Malaysian Court Rules Online Gambling Not ‘Legally’ Illegal

Malaysia’s government wants to seize real estate and bank accounts linked to illegal online gambling. However, online gambling isn’t illegal, after all, according to the country’s High Court.

Saloma Link Bridge in Kuala Lumpur, Malaysia. The country may have a distaste for online gambling, but a judge decides that it isn’t illegal. (Image: Japan Times)

Malaysia has found itself in a quandary of sorts. It deems the activity illegal and recently sought to target assets, including real estate and bank accounts, of 45 people it said were breaking the law. However, its request fell flat because, certainly to its surprise, online gambling isn’t illegal.

The country’s High Court determined that the legal gaming framework, the Common Gaming Houses Act (CGHA), doesn’t include language for online gambling. This, it ruled, means that the government can’t call the activity illegal. The court also rejected the idea that bank accounts are assets subject to potential seizure. This is because, in its words, they’re not actually assets.

When Illegal Gambling Isn’t Illegal

In presenting its asset seizure request to the court, according to Free Malaysia Today, the government said the 45 individuals and companies had violated Section 4B of the CGHA. However, as High Court Judicial Commissioner Radzi Abdul Hamid explained, the government “failed to apply the correct law.”

The commissioner added that 4B discusses “dealing with and transacting in gaming machines.” However, it makes no mention of online gambling.

Despite the government’s ongoing war against illegal gambling activities, laws such as [the] Common Gaming Houses Act and Betting Act have not caught up with the times and they have not been updated to include express provisions for making online gambling illegal,” explains Judicial Commissioner Radzi Abdul Hamid.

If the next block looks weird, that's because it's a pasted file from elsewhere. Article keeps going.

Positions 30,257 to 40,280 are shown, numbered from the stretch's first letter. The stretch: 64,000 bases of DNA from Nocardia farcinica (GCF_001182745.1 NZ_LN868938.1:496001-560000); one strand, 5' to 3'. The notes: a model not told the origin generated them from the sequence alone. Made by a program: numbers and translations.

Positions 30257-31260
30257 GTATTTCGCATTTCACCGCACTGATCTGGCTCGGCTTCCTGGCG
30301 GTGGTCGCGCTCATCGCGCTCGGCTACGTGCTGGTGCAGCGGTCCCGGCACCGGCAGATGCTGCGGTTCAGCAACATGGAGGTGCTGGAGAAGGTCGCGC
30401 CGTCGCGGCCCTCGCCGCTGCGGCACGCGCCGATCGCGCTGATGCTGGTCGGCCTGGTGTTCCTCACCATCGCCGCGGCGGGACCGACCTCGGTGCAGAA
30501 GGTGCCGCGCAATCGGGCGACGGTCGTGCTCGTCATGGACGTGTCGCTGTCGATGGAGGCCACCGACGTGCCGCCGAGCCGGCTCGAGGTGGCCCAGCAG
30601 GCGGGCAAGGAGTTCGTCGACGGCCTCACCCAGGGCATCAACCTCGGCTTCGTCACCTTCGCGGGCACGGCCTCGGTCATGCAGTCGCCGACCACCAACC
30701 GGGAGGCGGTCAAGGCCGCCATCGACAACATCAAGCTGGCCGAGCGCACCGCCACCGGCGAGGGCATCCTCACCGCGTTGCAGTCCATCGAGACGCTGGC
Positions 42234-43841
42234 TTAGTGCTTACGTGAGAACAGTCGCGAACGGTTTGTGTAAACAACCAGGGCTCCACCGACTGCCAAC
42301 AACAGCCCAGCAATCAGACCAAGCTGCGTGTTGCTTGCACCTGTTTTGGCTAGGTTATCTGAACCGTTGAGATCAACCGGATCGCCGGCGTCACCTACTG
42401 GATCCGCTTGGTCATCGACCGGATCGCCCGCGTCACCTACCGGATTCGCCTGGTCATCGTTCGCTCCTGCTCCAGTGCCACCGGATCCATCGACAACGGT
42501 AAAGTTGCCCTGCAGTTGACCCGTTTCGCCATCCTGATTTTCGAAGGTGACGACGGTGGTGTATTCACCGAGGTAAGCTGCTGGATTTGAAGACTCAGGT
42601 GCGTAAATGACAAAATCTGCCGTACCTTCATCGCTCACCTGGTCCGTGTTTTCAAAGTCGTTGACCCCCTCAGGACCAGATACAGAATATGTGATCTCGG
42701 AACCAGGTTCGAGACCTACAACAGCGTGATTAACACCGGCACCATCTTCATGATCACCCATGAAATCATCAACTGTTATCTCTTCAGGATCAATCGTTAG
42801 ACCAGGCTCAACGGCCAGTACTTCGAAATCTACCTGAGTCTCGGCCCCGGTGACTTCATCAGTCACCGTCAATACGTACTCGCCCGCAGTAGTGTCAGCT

The government targeted the individuals and businesses with the argument that they violated anti-money-laundering (AML) laws. The assets, including a house and vehicles, were proceeds of the activity, it said. The bank accounts handled the transactions.

In addition, Radzi added, “However, the law (Common Gaming Houses Act), as it stands currently, does not provide the authorities with the correct legislative tools to battle online gambling.” In simple terms, that means there is nothing to make legally make online gambling illegal.

The High Court pointed out that then-Home Minister Ahmad Zahid Hamidi vowed to introduce amendments to the CGHA in 2017 to cover online gambling. These never arrived, though, probably because the politician was fighting his own accusations of violating AML laws. That scandal is still ongoing.

Bank Accounts Aren’t Assets

The Malaysia government can’t touch privately-owned bank accounts. This is because they aren’t a form of asset or property that can be forfeited. Radzi explained in his 57-page ruling that the account is “a mere facility” the bank provides to the customer. It’s sole purpose is to manage the financial relationship between the two.

Therefore, the accounts are not privately-owned property. Instead, they are “virtual storage” facilities that the bank still owns.

Radzi demonstrated the validity of his decision by highlighting how banks can freeze accounts almost at will. He added that a bank account isn’t a “monetary instrument” and is not a “legal document.” Instead, “[it] is merely a storage facility where no possession attaches, let alone ownership.”

That will certainly have implications for a lot of legal, criminal and civil cases, provided it holds up. Lawmakers are likely scrambling to see how they can close loopholes. For now, though, online gambling isn’t technically illegal in Malaysia and bank accounts are untouchable.

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